I shared a room in Mack House (Lakeshore dorms) with Larry (David?) Sperling from White Plains, New York. We were lottery pick roommates, and at least from my perspective I really lucked out! We got along very well despite very different goals at the UW, and in spite of the fact that I mooched off him and raided his cookie and snack stash on more than one occasion. During my four years at UW–Madison, I was a member of the cross country and track teams while pursuing a BA degree in journalism and mass communications. My schedule precluded a lot of fun times on Friday nights in order to get enough rest for a Saturday meet. Not so for Mr. Sperling! On one occasion, Larry and other dorm mates had enjoyed a very festive evening at a few campus area bars and returned to the dorm in fine form and ready for some additional fun! In the meantime, I was sound asleep enjoying some excellent REM cycles. My roomie came in to our room laughing and decided that the moment was right for me to learn how to do a mid-sleep handstand. He was a big guy and had no problem hoisting the footboard of my bunk and pushing it vertically toward the wall! Luckily, I averted doing a forced (and painful) headstand and scrambled to my feet madder than a wet hen! I said some rather unpleasant things to Larry and company as I headed to the hallway, grabbed a trash barrel full of pop cans and dumped it over the railing and down the stairwell one floor below. It made a little noise . . . enough to catch the attention of the RA who wasn't at all happy with me. But by the time he arrived on the 2nd floor I was headed back to bed, and Larry took care of our RA's angst and all the soda cans! One of many interesting and memorable experiences with Larry Sperling!
Dan Kowal ’75
Janesville, Wisconsin

Two stories. I came to the UW, and would not turn 18 until second semester. My much more worldly roommate, Greg Sagemiller from Wauwatosa, was shocked at my age, but said I needed to give him $3. Two days later, he returned with a blank birth certificate, which we together filled in, photocopied and took down to the county courthouse to procure my "legitimate" ID. Anti-social yes, but also wonderful.

My first experience with alcohol was a mixed blessing. I drank too much, and upon returning to Sellery Hall and lying down, I realized that I was going to be ill. I grabbed the wastebasket, dumped everything on the floor, vomited and fell asleep, realizing only then that there were holes on both sides of the waste basket near the bottom. To my shock, there was no mess to clean the next morning. My neighbor across the hall, Bill Knobloch, had cleaned it up. What a life-saver!
Mark Goldstein ’70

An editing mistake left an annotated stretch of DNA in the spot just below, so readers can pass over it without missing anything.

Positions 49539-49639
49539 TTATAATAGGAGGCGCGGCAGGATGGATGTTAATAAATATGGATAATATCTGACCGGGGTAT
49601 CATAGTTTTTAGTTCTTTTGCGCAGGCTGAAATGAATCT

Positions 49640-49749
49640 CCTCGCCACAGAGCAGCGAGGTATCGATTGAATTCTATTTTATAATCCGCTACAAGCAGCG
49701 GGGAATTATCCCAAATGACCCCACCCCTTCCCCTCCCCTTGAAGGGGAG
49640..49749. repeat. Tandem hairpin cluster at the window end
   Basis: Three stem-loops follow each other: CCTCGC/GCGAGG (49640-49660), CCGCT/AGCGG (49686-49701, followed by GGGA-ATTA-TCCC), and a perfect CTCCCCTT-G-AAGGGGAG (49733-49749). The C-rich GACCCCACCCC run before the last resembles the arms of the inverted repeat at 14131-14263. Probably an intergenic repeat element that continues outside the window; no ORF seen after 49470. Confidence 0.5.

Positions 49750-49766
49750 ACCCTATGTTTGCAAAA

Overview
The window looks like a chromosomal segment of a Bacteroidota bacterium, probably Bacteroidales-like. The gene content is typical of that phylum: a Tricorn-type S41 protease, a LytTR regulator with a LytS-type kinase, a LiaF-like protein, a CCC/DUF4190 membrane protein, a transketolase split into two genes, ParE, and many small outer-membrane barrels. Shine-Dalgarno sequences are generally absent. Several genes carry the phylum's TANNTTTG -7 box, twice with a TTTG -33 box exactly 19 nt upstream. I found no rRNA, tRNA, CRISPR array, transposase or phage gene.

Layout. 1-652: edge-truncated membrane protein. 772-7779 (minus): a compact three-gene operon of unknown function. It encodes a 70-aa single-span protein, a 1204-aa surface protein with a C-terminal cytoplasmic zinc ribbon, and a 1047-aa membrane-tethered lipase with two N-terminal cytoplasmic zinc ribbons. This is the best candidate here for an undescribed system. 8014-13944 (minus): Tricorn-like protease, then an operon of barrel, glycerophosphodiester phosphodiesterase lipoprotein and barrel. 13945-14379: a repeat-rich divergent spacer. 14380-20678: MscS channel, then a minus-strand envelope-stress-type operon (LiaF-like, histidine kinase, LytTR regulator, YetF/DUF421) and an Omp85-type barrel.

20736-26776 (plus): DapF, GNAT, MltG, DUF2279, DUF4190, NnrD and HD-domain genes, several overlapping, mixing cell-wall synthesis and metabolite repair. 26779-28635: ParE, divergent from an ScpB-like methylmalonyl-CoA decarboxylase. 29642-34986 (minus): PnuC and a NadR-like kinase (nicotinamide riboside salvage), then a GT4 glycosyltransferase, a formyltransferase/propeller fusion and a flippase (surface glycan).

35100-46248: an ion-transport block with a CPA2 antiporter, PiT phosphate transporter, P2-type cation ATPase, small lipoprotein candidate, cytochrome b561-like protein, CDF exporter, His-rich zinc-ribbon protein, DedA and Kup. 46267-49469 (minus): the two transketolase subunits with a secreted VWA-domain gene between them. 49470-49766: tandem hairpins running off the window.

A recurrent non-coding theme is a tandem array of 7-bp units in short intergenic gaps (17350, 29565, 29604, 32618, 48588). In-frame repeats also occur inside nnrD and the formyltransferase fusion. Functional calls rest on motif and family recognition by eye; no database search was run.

Northbrook, Illinois

My first year, I had a randomly selected roommate who shall remain unnamed. I arrived first and took the top bunk. My roommate turned out to being a bit of a lush. He often came in drunk, called his girlfriend long-distance on our shared landline (there were no cell phones in the early seventies), and proceeded to pass out in the closet from which he talked, semi-privately. However, his most ridiculous stunt was when he came in drunk and went to bed, in his top bunk, one winter night. He soon became aware of how cold he was and pulled the covers off of me, in my top bunk. I quickly recovered them.
Bill Piernot ’77
New Berlin, Wisconsin

This mercifully will be a shorter story, which quickly educated me about campus life in Madison in the 1960s. After finishing my freshman and sophomore years at the two-year university extension campus in Green Bay, I arrived in fall of 1965 at Winslow House in Adams Hall for my junior year. I was fortunate enough to get a single room on the third floor overlooking the street and Carson Gulley Commons, so I never had roommate problems. I had traveled a long way from far northeast Wisconsin that day, which left me exhausted after unloading and unpacking, so I turned in early for the night. As I lay in bed waiting to nod off, I suddenly heard lots of unsteady footsteps arriving in the hallway, then I heard room doors opening, people staggering into rooms, doors closing, then silence throughout the floor. However, that silence lasted only a short time as next I heard students frantically opening doors again, scrambling to the bathroom and opening doors to toilet stalls with a bang. Next, I heard classic retching sounds of students barfing loads of beer into toilets, and that solely auditory experience gave me a complete mental picture of party life on the Madison campus. And this was before the first day of classes!
James Andrus ’68
Cortez, Colorado

This isn't a story about me as much as it is about my daughter, Chris, who attended UW Madison for her undergrad and graduate degrees before heading on to North Carolina State for her doctorate. So, my daughter and I attended orientation about 25 years ago when Donna Shalala was the chancellor. Donna gave this inspirational speech about what to expect as a freshman, the dangers of walking alone on campus, the UW system’s tolerance for alternate life styles, etc. All the while I'm getting more nervous, as Chris was my oldest child — and although I was excited about her starting college, I was still worried about her being away from home and on her own for the first time. So when Donna gets done speaking and asks if there are any questions, I raised my hand and said, "After all you've just said about the dangers on campus, do you still expect me to leave my 17 year old daughter here?" She and everyone else laughed and said my daughter would survive. Fast forward to today: my daughter did survive and thrive. She has her PhD in genetics, is now married and working for WARF. And I am so proud of her. And glad she attended UW–Madison.
Madison, WI